flaming colors. Dark-eyed women looked lazily down from tottering,
wooden balconies. Guttering tallow lamps and flaring torches half
illuminated the interiors of shops and dwellings, giving Stan a
fleeting glimpse of life in a Siamese village. The street was narrow
and crooked. They were jostled as they moved along, but no one gave
them even a second glance. Stan saw no soldiers and no police.

They followed the street for a quarter of a mile, then turned off into
a darkened lane shaded by big trees. Niva looked up at Stan. She had
let her robe fall back and he saw she was dressed in a modern gown.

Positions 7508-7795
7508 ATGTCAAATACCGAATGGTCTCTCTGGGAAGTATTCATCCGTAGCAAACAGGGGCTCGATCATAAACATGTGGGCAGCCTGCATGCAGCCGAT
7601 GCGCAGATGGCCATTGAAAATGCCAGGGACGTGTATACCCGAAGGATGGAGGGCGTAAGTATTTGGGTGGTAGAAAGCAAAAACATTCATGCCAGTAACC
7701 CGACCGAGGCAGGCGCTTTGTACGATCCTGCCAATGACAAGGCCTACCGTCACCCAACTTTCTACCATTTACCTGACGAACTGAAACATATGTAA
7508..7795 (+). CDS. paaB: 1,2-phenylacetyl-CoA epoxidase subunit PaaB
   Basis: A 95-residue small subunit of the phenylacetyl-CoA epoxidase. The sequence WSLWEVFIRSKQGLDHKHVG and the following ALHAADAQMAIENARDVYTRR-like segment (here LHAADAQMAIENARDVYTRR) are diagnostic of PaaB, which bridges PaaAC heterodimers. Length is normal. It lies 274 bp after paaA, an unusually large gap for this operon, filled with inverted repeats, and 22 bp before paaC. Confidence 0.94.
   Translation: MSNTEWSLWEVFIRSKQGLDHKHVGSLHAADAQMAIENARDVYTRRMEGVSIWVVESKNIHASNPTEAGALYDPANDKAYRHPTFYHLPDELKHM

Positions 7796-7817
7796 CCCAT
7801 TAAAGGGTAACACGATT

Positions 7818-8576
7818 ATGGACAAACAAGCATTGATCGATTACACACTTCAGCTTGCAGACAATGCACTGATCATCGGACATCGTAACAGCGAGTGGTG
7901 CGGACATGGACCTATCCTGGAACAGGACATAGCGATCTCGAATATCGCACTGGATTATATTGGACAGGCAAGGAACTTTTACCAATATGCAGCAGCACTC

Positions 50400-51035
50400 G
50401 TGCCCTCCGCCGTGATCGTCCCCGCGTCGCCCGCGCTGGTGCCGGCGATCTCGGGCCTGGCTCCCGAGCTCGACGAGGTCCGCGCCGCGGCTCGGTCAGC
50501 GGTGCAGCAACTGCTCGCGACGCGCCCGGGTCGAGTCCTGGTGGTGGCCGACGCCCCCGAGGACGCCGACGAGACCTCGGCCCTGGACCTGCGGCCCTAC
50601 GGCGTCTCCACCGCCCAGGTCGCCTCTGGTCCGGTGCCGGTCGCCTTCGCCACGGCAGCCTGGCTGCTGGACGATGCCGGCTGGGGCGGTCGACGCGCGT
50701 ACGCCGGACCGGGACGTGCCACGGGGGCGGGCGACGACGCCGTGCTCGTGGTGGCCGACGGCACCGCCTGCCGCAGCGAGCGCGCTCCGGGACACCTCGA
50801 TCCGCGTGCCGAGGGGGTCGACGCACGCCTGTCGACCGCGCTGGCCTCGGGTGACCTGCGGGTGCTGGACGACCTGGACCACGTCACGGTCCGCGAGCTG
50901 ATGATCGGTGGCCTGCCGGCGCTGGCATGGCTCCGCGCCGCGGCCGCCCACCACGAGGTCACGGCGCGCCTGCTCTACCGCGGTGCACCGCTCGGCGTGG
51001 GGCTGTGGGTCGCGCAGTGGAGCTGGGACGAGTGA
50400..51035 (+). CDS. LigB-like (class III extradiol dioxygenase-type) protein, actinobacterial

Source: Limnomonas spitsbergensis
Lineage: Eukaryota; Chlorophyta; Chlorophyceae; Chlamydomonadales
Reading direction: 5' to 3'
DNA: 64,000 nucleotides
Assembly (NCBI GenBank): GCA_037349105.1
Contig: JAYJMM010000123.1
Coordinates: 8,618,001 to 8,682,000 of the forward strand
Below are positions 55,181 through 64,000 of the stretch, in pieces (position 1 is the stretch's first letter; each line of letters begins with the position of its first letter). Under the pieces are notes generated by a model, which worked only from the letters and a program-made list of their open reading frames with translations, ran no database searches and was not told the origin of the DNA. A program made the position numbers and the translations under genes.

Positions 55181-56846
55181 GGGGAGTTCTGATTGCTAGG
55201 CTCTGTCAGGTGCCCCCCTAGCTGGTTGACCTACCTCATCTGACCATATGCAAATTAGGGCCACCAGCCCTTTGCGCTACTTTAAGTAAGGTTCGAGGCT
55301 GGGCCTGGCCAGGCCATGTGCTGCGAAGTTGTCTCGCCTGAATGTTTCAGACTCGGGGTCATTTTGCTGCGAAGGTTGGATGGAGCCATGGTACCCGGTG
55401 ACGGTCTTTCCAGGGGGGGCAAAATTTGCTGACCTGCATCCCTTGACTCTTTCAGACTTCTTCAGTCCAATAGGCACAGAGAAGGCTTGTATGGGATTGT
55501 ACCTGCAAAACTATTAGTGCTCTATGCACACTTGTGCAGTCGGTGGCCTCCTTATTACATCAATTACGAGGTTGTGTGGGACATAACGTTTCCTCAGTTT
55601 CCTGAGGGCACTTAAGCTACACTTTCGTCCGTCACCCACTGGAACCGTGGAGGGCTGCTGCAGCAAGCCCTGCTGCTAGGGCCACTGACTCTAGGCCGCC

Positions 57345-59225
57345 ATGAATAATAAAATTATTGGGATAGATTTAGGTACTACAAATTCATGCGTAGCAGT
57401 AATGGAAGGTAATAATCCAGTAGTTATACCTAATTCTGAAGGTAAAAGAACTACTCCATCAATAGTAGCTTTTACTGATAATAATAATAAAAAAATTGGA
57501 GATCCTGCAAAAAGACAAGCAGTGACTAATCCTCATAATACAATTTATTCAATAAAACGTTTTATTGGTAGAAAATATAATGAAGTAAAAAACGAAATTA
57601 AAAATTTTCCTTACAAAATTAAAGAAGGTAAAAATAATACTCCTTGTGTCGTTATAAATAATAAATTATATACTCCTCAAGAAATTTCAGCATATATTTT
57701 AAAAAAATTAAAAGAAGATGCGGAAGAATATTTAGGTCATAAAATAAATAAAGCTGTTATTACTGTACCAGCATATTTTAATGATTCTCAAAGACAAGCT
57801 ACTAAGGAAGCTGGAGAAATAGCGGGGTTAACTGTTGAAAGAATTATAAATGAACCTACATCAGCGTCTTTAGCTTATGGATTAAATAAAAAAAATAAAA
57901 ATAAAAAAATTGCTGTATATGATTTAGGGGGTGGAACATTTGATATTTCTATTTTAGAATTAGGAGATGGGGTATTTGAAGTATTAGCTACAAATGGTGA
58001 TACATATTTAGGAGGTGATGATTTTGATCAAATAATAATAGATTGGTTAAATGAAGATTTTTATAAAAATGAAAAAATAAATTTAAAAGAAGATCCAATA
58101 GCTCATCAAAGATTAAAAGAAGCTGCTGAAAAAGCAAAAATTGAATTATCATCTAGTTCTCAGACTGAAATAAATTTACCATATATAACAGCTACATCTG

“I took you through the native quarter of the town because it is not
open to the Japanese soldier yet,” she explained.

“Aren’t the Japanese your people?” Stan asked.

“No,” she answered. “I am Burmese. I would now get away from the
Japanese War Office if I could. I had a job which a woman could not get
in my homeland. I traveled and I was well paid. But now there is war
and Japan will destroy my country and my people. They plan to move into
Burma soon.”

“You’re dead right in quitting them,” Stan agreed.

Niva caught his arm and pulled him out of the road. They crouched
beside a bush while a squad of soldiers walked past. They were talking
and laughing as they went along. Stan was not sure, but he did not
think they were Japanese.

They came to a wide opening where there were a few lights. The moon
flooded a large field. Near the edge of the field stood a plane. One
glance at it was enough to tell Stan what it was. Te Nuwa’s prized